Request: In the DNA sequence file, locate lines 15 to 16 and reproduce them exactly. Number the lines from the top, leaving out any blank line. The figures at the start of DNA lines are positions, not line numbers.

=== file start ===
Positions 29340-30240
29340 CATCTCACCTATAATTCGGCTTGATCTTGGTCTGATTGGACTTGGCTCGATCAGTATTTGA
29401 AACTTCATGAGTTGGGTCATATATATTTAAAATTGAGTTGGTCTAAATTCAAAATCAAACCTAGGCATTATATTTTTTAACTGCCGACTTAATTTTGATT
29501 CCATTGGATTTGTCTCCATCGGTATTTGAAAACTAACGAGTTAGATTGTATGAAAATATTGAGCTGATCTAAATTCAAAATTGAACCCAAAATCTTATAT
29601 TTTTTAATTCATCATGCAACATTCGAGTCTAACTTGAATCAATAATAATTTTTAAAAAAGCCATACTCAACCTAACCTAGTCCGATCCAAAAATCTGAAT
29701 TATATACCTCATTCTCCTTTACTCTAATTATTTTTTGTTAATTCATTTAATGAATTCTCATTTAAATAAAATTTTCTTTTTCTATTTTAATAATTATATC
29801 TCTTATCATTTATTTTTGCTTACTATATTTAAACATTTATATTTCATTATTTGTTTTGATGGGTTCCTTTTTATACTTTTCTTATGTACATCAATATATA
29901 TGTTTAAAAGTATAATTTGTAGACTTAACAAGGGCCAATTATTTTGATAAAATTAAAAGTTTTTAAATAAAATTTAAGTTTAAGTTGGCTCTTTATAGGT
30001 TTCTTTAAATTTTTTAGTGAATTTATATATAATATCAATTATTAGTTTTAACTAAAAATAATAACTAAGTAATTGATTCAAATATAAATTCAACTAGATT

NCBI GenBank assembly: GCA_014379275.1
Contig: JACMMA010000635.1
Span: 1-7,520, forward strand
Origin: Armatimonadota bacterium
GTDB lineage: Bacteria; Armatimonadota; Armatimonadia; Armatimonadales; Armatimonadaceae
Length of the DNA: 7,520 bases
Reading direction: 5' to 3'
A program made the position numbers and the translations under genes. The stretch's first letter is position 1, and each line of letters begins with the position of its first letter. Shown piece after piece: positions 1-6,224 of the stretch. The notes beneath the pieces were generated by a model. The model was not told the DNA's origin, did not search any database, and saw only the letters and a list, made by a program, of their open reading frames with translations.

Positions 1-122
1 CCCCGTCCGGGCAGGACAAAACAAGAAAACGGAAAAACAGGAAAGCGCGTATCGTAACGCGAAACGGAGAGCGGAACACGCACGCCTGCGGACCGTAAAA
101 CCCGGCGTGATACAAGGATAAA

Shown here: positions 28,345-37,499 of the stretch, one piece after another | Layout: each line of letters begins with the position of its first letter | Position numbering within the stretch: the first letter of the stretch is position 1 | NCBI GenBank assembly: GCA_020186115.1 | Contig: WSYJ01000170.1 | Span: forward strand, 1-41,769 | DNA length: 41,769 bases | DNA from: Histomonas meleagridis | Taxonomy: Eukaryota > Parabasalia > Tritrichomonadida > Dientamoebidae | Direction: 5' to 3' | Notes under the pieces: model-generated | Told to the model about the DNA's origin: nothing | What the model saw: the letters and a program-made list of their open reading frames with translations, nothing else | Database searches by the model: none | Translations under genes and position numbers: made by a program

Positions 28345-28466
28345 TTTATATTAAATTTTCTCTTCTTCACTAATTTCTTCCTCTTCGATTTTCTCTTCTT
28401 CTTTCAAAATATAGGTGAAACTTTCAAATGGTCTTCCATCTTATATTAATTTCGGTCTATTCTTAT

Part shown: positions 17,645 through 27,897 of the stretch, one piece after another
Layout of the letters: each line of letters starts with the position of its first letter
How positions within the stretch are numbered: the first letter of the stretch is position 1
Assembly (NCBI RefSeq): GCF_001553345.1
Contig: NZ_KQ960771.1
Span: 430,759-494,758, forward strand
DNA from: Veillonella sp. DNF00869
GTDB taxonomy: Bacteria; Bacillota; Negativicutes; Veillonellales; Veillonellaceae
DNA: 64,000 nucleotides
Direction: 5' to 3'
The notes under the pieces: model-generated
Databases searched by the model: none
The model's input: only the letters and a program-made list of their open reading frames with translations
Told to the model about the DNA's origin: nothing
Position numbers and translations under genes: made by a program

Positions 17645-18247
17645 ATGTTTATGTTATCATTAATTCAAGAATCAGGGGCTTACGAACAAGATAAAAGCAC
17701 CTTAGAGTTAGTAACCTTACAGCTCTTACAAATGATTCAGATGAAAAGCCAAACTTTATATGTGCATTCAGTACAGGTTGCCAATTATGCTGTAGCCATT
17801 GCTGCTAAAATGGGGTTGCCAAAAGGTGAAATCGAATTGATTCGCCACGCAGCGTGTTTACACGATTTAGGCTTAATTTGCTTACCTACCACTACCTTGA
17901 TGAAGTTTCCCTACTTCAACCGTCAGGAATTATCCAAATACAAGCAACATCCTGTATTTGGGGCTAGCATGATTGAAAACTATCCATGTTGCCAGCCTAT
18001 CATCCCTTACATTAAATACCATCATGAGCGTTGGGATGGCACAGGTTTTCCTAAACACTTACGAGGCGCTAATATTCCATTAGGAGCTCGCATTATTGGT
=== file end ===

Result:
Length of the DNA: 7,520 bases
Reading direction: 5' to 3'